Even nowadays in Mongolia more than half of the population lives in the Yurts!
The Yurt or Gher is a typical nomadic dwelling built with a round wooden skeleton, covered with sheep’s wool felt carpets.
The ease with which the tent can be disassembled and reassembled is the strong point that makes it so useful to life for the inhabitants of this immense and beautiful country.
In the traditional Yurt the door is always facing south. In the tent there may be several beds, cabinets and low tables.
The Yurt has a symbolic value, so entering it implies a rigorous ritual protocol according to the principles of respect, civilization, and education: one always enters with the right foot bypassing the threshold of the door; once inside you have to immediately sit down, don’t pass between the two central pillars that represent the link between the sky and the earth, don’t throw rubbish into the fire, symbol of life and purity; men should not always keep their heads covered, guests sit on the right and the elderly in front, near the altar. The food or the offered object must be taken with the right hand or with both hands, the Airak cup cannot be refused.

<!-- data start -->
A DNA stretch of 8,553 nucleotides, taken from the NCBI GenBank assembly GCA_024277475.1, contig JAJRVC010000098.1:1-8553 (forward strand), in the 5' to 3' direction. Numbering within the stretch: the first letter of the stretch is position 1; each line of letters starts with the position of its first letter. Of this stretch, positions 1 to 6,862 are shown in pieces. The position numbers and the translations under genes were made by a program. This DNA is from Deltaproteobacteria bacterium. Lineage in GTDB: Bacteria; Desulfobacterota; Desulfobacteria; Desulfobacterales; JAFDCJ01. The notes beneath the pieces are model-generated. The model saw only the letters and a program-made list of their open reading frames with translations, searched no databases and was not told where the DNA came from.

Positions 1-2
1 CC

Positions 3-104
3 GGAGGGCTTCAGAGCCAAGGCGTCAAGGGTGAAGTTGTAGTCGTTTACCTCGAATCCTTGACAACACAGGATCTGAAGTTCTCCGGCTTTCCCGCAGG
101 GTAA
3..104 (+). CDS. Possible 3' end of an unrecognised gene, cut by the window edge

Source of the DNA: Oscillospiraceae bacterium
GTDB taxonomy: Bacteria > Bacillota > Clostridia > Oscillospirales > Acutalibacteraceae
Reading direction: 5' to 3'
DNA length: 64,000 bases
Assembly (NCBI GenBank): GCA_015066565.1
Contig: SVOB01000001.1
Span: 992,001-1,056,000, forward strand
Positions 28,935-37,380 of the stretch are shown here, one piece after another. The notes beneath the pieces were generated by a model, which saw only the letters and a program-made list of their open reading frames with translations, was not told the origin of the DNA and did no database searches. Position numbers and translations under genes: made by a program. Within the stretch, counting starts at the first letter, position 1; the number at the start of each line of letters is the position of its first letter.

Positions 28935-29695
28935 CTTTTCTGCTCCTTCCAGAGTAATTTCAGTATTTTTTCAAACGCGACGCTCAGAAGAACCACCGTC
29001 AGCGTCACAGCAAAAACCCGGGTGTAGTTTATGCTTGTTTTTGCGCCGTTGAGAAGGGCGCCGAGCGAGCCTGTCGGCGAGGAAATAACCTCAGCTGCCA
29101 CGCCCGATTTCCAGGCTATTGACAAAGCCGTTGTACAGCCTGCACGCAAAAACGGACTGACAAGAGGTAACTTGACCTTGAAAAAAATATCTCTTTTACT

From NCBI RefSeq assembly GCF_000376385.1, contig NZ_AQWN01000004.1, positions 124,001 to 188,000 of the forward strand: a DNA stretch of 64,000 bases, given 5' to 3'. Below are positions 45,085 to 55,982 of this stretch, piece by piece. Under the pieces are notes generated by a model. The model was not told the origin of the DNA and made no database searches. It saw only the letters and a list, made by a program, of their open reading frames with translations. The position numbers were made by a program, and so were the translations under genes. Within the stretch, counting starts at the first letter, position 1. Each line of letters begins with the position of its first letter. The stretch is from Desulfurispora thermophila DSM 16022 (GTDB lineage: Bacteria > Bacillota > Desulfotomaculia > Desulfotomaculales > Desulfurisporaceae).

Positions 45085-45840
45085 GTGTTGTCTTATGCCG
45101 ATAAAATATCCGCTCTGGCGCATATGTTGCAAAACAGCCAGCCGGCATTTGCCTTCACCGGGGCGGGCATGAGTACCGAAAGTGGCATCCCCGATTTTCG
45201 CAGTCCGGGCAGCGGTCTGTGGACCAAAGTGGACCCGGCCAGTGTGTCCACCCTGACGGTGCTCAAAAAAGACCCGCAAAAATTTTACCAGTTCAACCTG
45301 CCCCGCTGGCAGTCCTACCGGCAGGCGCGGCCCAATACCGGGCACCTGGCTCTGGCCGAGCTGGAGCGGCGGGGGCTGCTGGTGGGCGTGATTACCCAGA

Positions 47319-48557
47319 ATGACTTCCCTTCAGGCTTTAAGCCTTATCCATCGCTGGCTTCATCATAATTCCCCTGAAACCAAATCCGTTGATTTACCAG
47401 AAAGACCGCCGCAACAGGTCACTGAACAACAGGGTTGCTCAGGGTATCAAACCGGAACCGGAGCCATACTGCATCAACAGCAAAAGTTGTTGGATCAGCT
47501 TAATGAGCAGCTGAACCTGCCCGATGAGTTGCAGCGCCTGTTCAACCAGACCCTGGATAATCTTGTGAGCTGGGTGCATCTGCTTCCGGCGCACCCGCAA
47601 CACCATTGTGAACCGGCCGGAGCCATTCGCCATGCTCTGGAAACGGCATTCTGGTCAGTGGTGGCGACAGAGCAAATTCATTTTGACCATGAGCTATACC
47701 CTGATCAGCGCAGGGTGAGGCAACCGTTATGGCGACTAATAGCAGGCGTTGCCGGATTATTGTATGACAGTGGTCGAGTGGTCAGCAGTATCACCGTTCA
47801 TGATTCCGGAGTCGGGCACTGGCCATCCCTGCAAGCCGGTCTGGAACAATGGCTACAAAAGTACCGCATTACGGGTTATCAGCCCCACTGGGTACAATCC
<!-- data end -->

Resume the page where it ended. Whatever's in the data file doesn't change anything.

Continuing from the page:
Types of Mongolian Yurts
There are different kinds of yurts, adaptable to the climates in which they are used.
The fundamental part (walls) of the tent is a frame structure of cross-wood with an oblique grid and arranged in a circular shape along the circumference of the tent itself. At this point, in the middle, the two poles are planted that carry the circular keystone to the center, to which the poles are connected, which in turn are radially connected to the circular base structure.
This structure is covered with felt mats and carpets, able to keep the heat inside the structure.
The floor is then covered with mats, carpets, beds and all the furnishings.
Modern yurts are also made with more manageable and resistant metal structures, they are often placed on wooden bases, the larger yurts can have a lot of comforts inside.